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Cites 8 docs - [View All]
Section 63(c) in The Indian Succession Act, 1925
Section 68 in The Indian Evidence Act, 1872
The Transfer of Property Act, 1882
Section 63 in The Indian Succession Act, 1925
Section 3 in The Transfer of Property Act, 1882
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Supreme Court of India
M. Rangasamy vs Rengammal And Ors on 25 August, 2003
Bench: Y.K. Sabharwal, G.P. Mathur
           CASE NO.:
Appeal (civil)  5199 of 1997



DATE OF JUDGMENT: 25/08/2003



JUDGMENT 2003 Supp(2) SCR 948 The Judgment of the Court was delivered by Y.K. SABHARWAL, J. Appellant is defendant No.l in the suit out of which the appeal has arisen. Three sisters were plaintiffs in the suit. The suit properties originally belonged to Nanjammal @ Kuttiammal, mother of the three plaintiffs and father of defendant No.l who was brother of three plaintiffs. Father of defendant No.l pre-deceased his mother Nanjammal. The husband of Nanjammal, i.e., father of the plaintiffs and grandfather of defendant No.l also pre-deceased his wife. Nanjammal died on 11th September, 1979 at an old age.

According to the plaintiffs, their mother in sound disposing mind duly executed on 20th August, 1966 a registered will whereunder she bequeathed in their favour properties described in Schedule A to the plaint. Schedule B properties also belonged absolutely to Nanjammal which, according to the allegations in the plaint, were inherited to the extent of 3/4th share by the three plaintiffs together and l/4th undivided share by defendant No.l according to law of succession Nanjammal having died intestate in respect of the said properties. After death of Nanjammal, the appellant began to assert his exclusive title to suit properties as a result whereof the plaintiffs sent a notice to him requiring him to restrain from unlawful interference in the enjoyment of the properties. In reply to the notice, the appellant denied the title of the plaintiffs to Schedule A and B properties and asserted his exclusive title under two settlement deeds dated 27th October, 1976 alleged to have been executed in his favour by Nanjammal. The plaintiff on receipt of the reply notice obtained copies of the said deeds and then only became aware about the said deeds which, it was claimed, were not validly executed. Under these circumstances, the plaintiffs who are respondents before us sought a declaration that plaint A Schedule properties belong exclusively to them and sought injunction restraining the appellant/first defendant from interfering and disturbing the plaintiffs' exclusive possession and enjoyment of those properties through their tenant and further sought partition of Schedule B properties into 4 equal shares so as to allot three shares to the plaintiffs altogether and one share to defendant No. 1.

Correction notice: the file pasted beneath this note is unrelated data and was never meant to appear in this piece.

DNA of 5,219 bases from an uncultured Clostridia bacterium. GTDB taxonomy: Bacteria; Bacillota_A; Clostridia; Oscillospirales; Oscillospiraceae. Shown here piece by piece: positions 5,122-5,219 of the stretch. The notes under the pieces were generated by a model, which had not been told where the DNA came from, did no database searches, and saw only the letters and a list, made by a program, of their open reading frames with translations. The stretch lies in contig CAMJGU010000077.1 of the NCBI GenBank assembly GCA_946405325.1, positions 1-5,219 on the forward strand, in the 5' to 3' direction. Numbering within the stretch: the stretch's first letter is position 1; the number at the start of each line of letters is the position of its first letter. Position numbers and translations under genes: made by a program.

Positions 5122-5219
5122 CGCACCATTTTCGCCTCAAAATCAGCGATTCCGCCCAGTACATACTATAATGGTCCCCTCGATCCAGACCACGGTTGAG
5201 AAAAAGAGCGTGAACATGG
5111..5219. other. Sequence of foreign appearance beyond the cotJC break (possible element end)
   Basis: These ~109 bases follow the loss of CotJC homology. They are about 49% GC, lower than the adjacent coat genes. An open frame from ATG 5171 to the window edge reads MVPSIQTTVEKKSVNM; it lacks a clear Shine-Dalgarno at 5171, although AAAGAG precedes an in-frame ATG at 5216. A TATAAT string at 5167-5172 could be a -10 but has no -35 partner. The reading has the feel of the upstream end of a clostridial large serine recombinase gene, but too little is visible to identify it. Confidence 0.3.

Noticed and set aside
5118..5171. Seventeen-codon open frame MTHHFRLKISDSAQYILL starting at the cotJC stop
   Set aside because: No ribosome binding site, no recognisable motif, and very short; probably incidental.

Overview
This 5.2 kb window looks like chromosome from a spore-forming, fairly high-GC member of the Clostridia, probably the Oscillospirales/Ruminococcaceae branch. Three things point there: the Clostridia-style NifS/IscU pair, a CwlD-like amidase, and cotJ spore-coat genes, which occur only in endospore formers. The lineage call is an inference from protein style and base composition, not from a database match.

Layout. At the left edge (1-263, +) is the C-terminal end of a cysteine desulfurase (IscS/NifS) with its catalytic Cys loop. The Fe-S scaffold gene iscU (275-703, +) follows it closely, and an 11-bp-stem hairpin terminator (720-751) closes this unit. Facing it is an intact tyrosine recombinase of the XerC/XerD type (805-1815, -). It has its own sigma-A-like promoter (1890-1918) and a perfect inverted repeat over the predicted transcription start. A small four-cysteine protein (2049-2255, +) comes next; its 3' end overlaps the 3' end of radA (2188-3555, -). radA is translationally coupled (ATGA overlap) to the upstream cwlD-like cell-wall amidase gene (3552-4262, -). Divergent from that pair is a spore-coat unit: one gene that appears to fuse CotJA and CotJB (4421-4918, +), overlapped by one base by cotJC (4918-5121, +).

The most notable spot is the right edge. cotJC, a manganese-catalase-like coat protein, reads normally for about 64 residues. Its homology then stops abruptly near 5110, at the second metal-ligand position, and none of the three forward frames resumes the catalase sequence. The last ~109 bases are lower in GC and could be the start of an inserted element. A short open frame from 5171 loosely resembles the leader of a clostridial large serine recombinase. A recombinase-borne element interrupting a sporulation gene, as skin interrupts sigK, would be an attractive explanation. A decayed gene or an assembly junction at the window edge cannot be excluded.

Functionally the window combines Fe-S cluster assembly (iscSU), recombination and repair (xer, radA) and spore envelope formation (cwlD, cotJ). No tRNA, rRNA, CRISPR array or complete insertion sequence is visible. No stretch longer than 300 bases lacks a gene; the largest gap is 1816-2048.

The trial court held that the settlement deeds dated 27th October, 1976 which were in the nature of gift deeds in favour of the first defendant were not valid documents and the said deeds were brought into existence by fraud, misrepresentation and undue influence. The suit was, therefore, decreed.

The appeal filed by the appellant challenging the judgment and decree of the trial court was, however, allowed by the Additional District Judge and setting aside the judgment and decree of the trial court, the suit was dismissed with costs in favour of the appellant both of the first appeal and also of the suit. It was held that Exhibits B-6 and B-7 were validly and voluntarily executed with full knowledge of contents thereof and with intention to gift the properties in favour of the appellant.

In the second appeal that was preferred by the plaintiffs, the High Court has held that the aforesaid deeds have not been proved and are void for all purposes. Resultantly, setting aside the judgment of the lower appellate court, the judgment and decree of the trial court has been restored. Under these circumstances, the original first defendant has preferred this appeal.

The High Court has come to the conclusion that Exhibits B-6 and B-7 are not valid documents for lack of evidence in proof thereof; absence of knowledge of Nanjammal in respect of contents of documents and doubts about the execution thereof, and, the burden being on the appellant to prove the validity of the documents which he has failed to discharge.